Do Cleats Improve Your Performance?
Athletic shoes with spikes sticking out from the sole are known as cleats. They are often seen on soccer and football players but are common in several other sports as well. The point of the spiked shoes is to provide traction on the field, which can become slippery after a rain or just be generally unpredictable as a surface since most fields have natural grass. Grass fields can be uneven in places as dirt can shift and the length of the grass can change from game to game. Cleats stick into the ground just enough to stop the athlete from slipping, but not enough to keep them from moving, or, at least, that’s the idea. Sometimes cleats can cause issues, but more about that later.
So do they improve performance?
A 2017 study that looked at the difference between soccer and football cleats showed no significant performance difference between the two shoe designs. The American Journal of Sports Medicine was quick to recognize that the question should involve not just the shoes but the surfaces they interact with. It is the combination of the two (cleats on artificial turf or cleats on grass) that will determine things that impact performance such as level of shock absorption and step impact. But studies show that finding that right combination of cleat and surface can improve your performance by up to 20%.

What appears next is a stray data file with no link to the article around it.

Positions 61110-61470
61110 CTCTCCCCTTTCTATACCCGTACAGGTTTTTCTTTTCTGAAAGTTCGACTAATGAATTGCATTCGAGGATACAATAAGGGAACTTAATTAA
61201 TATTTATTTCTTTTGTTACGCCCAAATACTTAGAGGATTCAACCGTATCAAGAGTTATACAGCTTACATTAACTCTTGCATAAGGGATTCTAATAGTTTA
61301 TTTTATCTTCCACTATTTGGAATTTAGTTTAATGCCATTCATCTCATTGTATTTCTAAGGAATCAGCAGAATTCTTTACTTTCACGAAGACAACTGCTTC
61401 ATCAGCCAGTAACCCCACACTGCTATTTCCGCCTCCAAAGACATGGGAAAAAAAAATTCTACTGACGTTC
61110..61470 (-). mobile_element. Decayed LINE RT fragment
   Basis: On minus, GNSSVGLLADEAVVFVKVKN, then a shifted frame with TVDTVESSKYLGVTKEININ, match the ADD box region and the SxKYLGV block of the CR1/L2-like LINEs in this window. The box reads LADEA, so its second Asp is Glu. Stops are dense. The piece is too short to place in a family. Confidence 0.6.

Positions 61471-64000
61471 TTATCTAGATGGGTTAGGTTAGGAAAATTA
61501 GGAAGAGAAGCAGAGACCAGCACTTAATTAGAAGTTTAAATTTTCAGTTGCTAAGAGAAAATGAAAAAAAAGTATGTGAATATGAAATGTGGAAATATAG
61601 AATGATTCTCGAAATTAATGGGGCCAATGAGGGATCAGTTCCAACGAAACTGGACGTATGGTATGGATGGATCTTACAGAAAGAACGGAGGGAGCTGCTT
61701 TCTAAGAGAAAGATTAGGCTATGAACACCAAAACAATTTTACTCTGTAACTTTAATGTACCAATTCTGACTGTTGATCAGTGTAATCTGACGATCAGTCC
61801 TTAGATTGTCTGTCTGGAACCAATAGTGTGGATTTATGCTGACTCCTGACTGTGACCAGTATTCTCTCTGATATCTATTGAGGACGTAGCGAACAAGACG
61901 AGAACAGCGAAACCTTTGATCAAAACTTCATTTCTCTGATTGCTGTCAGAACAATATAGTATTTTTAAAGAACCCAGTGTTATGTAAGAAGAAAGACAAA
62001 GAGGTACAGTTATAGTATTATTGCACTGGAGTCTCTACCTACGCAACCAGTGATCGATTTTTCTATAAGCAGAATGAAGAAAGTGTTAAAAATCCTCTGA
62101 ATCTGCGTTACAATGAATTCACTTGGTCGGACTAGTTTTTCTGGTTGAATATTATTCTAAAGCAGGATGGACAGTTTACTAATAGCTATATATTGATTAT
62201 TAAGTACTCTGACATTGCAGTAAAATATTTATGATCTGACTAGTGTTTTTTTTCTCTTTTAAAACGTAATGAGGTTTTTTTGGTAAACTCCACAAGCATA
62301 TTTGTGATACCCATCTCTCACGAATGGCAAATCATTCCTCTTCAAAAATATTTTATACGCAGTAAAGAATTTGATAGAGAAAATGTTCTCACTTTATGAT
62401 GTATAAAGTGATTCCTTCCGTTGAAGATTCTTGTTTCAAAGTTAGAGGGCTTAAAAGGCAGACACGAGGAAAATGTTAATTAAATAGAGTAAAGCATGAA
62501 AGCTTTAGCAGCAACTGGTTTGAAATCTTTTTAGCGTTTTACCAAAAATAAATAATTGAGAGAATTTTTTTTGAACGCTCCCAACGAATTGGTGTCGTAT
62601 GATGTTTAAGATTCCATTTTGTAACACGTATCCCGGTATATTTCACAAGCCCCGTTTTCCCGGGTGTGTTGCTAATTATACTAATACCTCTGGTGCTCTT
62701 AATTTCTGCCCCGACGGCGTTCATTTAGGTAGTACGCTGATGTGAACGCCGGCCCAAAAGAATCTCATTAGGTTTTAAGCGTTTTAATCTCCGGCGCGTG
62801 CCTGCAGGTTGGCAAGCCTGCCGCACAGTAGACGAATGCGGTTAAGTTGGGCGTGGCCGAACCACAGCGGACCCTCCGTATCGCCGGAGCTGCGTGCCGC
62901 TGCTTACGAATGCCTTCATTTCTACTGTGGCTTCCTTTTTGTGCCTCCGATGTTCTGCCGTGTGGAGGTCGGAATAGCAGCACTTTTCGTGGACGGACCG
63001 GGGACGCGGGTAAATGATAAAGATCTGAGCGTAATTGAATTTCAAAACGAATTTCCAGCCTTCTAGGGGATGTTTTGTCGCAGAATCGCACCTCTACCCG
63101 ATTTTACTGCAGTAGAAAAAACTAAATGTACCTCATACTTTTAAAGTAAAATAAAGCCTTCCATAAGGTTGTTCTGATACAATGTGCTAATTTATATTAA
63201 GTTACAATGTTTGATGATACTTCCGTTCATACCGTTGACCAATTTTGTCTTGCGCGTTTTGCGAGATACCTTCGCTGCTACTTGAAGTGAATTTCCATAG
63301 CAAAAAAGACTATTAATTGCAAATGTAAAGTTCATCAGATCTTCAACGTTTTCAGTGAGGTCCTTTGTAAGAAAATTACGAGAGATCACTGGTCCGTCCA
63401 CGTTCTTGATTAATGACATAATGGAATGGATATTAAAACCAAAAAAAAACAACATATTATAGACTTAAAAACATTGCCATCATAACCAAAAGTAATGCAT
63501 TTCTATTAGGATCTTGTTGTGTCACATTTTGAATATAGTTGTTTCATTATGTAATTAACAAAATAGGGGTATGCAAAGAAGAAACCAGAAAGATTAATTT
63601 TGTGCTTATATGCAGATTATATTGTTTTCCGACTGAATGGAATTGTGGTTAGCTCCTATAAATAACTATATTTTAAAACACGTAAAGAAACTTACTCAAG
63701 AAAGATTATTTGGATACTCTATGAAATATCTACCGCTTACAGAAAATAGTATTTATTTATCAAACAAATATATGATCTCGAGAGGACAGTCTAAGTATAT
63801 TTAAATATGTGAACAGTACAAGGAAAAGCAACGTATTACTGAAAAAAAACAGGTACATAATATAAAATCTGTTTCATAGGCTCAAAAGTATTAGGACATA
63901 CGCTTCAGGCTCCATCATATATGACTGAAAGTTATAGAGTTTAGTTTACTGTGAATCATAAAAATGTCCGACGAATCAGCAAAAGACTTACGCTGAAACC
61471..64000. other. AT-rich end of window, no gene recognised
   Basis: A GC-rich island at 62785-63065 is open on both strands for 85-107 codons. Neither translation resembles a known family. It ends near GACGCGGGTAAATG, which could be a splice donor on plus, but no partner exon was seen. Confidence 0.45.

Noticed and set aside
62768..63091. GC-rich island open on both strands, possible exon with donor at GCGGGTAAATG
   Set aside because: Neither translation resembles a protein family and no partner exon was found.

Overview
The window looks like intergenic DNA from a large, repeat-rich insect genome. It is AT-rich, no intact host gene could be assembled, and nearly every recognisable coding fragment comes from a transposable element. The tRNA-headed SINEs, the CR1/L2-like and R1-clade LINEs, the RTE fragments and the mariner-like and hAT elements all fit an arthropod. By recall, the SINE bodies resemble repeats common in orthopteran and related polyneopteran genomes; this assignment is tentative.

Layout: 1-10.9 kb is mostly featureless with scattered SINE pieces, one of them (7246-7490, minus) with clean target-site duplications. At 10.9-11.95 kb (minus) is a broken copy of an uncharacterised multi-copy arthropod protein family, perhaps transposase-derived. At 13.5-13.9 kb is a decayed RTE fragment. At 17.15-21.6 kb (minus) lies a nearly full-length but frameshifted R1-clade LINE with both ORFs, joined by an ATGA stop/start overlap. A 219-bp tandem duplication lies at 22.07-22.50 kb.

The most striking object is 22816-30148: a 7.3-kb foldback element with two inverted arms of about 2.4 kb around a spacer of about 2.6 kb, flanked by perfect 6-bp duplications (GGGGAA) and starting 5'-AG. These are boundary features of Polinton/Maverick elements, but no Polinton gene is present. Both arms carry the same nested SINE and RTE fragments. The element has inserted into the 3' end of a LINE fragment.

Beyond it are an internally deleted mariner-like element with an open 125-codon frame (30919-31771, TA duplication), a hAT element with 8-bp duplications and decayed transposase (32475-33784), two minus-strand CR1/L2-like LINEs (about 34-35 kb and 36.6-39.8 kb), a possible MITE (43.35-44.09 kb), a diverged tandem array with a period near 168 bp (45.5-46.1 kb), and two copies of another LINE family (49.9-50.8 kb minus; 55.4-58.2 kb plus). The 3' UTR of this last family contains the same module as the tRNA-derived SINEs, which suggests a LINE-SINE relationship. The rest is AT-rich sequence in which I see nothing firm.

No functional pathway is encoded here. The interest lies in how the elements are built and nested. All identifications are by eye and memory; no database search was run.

What is performance?
There are many different measures for performance. The first that comes to mind might be speed but in many sports, the thing that makes all the difference is agility. How quickly can you react to what’s happening around you? How fast can you change direction without losing momentum? Of course, the factors that are prioritized for performance will change based on the player's position and their role on the field. Therefore, there may be more than one type of shoe on the field to meet the needs of the players who have different goals.
Can cleats cause injuries?
Certainly when thinking about wearing spikes on your shoes, there is a lot of room for error, especially when your feet leave the ground such as when sliding in baseball. Although there is anecdotal evidence of cleats getting stuck and causing knee injuries, studies show that other factors such as the type of turf, the warm-up routine of the player, and previous injuries are far more likely to contribute to an injury than wearing a spiked shoe. When used properly, cleats should prevent sliding and allow the athlete to have more control over their movements. So if you plan to play a sport that requires cleats, make sure you read up on what type of turf you’ll be playing on and read the manufacturer’s specifications about the best surfaces for that particular shoe.